In any case, HSV itself is still not considered a life-threatening disease (even though it is correlated with HIV susceptibility). In building the FDA case for a vaccine, 24 hours of moderate flu-like symptoms would likely NOT be acceptable for a therapeutic HSV vaccine. Maybe such side effects SHOULD BE accepted since a vaccine would alleviate human suffering and save lives, but that is not the way the FDA operates. All of the vaccines in development are being designed to avoid side effects like that - otherwise it would be back to the drawing board to "fix it."

SD-101 and similar adjuvants are extremely powerful. Thus far, the FDA has only allowed SD-101 to be used in cancer patients, where it was injected directly into tumors (triggering the immune system to attack the tumors that were injected, as well as distant related tumors elsewhere in the body). The immune response triggered by SD-101 (T Cells, interferon) is exactly what is required for an effective HSV vaccine (in my opinion, and as evidenced in animal studies). But, it is considered too risky to create a HSV vaccine using SD-101, because the FDA would not approve it - only recently have they even allowed the testing on cancer patients who have few other options.

I am aware of no vaccine that is currently in use (preventative or therapeutic) that has any side effects like 24 hours of moderate flu-like symptoms (and that is assuming SD-101 is proven otherwise safe, and there is nothing worse that turns up). It takes a really long time to get anywhere with a new adjuvant - speaking in terms of FDA regulations - the rule they have for vaccines is "cause no harm," not "incrementally benefit mankind."

If you wanted a powerful and "likely to be significantly effective" therapeutic HSV vaccine, you could build one for probably $10K (assuming you had basic lab skills). It just would not be a safe one (the risk would be debatable depending on the skill of the maker, but it would never be "safe").

If we had to speculate on what would be most effective, Freidman's vaccine, HSV529, GEN-003, or generic FI-HSV1/2 + SD-101 + MF59, which would you pick? Safety issues aside, and based on animal models, I'd choose the latter for effectiveness. A DNA vaccine is a possibility too, but riskier. Maybe gene editing will someday be an option, but today it isn't.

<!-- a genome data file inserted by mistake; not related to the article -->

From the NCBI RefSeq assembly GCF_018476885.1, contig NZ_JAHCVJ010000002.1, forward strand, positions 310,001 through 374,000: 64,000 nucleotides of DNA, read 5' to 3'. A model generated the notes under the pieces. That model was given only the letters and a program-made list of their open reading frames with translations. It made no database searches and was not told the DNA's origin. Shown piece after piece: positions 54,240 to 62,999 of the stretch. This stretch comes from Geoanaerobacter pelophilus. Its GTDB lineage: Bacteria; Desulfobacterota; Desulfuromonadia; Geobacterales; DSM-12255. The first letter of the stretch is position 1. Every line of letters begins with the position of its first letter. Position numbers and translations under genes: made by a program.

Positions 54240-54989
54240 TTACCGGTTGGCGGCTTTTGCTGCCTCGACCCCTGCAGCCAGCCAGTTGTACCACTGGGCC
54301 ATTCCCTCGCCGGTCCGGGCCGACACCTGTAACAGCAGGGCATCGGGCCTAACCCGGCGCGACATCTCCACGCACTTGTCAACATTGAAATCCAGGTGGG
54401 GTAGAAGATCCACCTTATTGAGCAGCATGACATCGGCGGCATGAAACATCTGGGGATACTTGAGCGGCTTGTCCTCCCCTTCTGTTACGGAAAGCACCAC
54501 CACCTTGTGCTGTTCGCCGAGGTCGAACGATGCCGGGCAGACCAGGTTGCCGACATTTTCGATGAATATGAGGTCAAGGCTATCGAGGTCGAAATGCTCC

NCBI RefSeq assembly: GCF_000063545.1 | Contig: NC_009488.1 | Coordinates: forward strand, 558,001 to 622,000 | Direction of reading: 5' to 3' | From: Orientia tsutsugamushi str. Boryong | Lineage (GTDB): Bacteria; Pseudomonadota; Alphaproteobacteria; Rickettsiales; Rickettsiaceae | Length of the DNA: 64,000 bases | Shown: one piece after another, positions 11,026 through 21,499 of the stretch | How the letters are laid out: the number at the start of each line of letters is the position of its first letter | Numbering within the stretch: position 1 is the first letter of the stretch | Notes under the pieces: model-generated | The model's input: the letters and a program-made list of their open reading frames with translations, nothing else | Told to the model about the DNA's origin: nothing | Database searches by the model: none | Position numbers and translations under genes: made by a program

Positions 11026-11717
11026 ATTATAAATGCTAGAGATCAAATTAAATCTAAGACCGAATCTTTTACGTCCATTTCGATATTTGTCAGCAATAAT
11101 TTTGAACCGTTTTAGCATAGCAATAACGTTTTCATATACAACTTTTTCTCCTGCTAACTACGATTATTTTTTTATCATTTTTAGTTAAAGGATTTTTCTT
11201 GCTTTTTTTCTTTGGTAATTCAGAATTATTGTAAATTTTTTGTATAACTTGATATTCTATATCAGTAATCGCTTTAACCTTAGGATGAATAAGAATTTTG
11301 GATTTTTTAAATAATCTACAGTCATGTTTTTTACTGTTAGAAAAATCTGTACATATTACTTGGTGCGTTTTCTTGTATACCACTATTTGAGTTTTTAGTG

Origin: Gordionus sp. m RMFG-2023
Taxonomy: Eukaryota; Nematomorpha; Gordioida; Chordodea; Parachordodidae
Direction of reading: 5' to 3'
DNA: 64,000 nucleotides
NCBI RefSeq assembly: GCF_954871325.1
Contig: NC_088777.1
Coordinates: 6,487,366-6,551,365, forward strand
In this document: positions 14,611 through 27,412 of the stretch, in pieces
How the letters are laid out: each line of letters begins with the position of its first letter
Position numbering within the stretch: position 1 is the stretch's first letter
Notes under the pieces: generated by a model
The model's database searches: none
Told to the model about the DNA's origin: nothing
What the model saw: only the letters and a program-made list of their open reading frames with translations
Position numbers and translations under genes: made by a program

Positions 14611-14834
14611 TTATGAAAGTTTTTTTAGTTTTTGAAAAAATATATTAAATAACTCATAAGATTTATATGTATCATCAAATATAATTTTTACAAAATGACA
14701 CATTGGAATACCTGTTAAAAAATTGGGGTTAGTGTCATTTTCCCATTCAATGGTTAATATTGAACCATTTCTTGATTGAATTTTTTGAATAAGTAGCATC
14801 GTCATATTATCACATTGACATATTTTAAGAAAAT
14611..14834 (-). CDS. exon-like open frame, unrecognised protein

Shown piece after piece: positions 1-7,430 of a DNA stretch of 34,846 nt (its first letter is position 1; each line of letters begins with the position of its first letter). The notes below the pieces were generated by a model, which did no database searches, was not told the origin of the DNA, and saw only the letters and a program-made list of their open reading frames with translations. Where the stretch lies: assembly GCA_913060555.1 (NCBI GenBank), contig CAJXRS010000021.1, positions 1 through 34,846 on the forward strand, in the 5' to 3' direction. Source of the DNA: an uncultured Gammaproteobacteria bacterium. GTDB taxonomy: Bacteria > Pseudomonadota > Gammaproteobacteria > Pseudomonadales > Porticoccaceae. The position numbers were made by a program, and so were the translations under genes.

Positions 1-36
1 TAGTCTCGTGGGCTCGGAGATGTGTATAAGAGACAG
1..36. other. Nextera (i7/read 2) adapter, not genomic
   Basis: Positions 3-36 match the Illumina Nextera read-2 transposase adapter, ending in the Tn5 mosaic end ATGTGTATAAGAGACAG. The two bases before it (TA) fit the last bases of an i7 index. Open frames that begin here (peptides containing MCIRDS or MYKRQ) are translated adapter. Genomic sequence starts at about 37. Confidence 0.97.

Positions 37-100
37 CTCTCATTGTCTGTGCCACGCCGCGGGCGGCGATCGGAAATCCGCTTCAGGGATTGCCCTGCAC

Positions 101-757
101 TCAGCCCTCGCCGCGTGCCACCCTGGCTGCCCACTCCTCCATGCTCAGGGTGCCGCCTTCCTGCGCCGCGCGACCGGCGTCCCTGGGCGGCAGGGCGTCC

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WilsoInAus

Hey @MikeHerp I can see where you are going wrong; this is about risk behaviours. These articles focus on HSV-2 so you need to mention this instead of HSV as HSV-1 is not known to be a risk factor). 

The reality is that the presence of ANY STD is a cofactor. Look at the research on chlamydia and gonorrhea that results in up to a 17X uplift in risk. See https://www.ncbi.nlm.nih.gov/pmc/articles/PMC5481158/

"Numerous studies have documented a consistent epidemiologic association between rectal gonorrhea and chlamydial infection and new HIV diagnoses in men who have sex with men (MSM). Among MSM, rectal gonorrhea has been associated with a 2 to 17-fold increase in the risk of HIV acquisiton,(1-4) rectal chlamydia with 3.9-fold increase in risk(3) and either infection with 1.6 to 8.8-fold increase in risk.(5, 6) The causal nature of this association is supported by biologic plausibility – inflammatory sexually transmitted infections (STI) increase target leukocytes at sites of HIV exposure and cause mucosal disruption. However, most epidemiologic studies suffer from important limitations: STIs and HIV share a common causal pathway (i.e. sexual activity)."

None of the studies you mention correct for sexual behaviours. Many of them do not even known in which order people obtained HIV or HSV-2!

All these studies do is show that people who engage in riskier sexual behaviours are likely to obtain HSV-2 and HIV. This is hardly surprising.

This paper goes on:

"Disentangling the potential biological role that rectal STIs may play in promoting HIV acquisition requires adjusting for sexual activity and partner HIV status in regression models that estimate the association between rectal STI and HIV. To date, only two studies have controlled for these covariates.(4, 9) Those studies suggest that STIs do independently increase the risk of HIV acquisition, but they are limited due to their small numbers of HIV seroconversions, 53 and 26 respectively."

It is critical to note:

  • STDs have not been shown to have a biological increase in risk beyond sexual behaviours.
  • The biological impacts of STDs such as HSV-2 on assisting HIV (if they do) is unknown.

Thus a cure for HSV-2 will have negligible impact on the incidence of HIV unless there are behaviour changes. Interestingly if HSV-2 was no longer considered a risk, sexual behaviours may become even riskier!

 

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WilsoInAus

@BioHacker although there is a correlation between people acquiring HSV-2 and HIV, this does not necessarily mean:

  • that there is an additional biological risk created by the presence of HSV-2
  • that the person would not have acquired HIV in any event owing to sexual behaviours.

Also note that things other than HSV-2 make one MORE 'susceptible' to HIV acquisition than HSV-2. See article quoted above.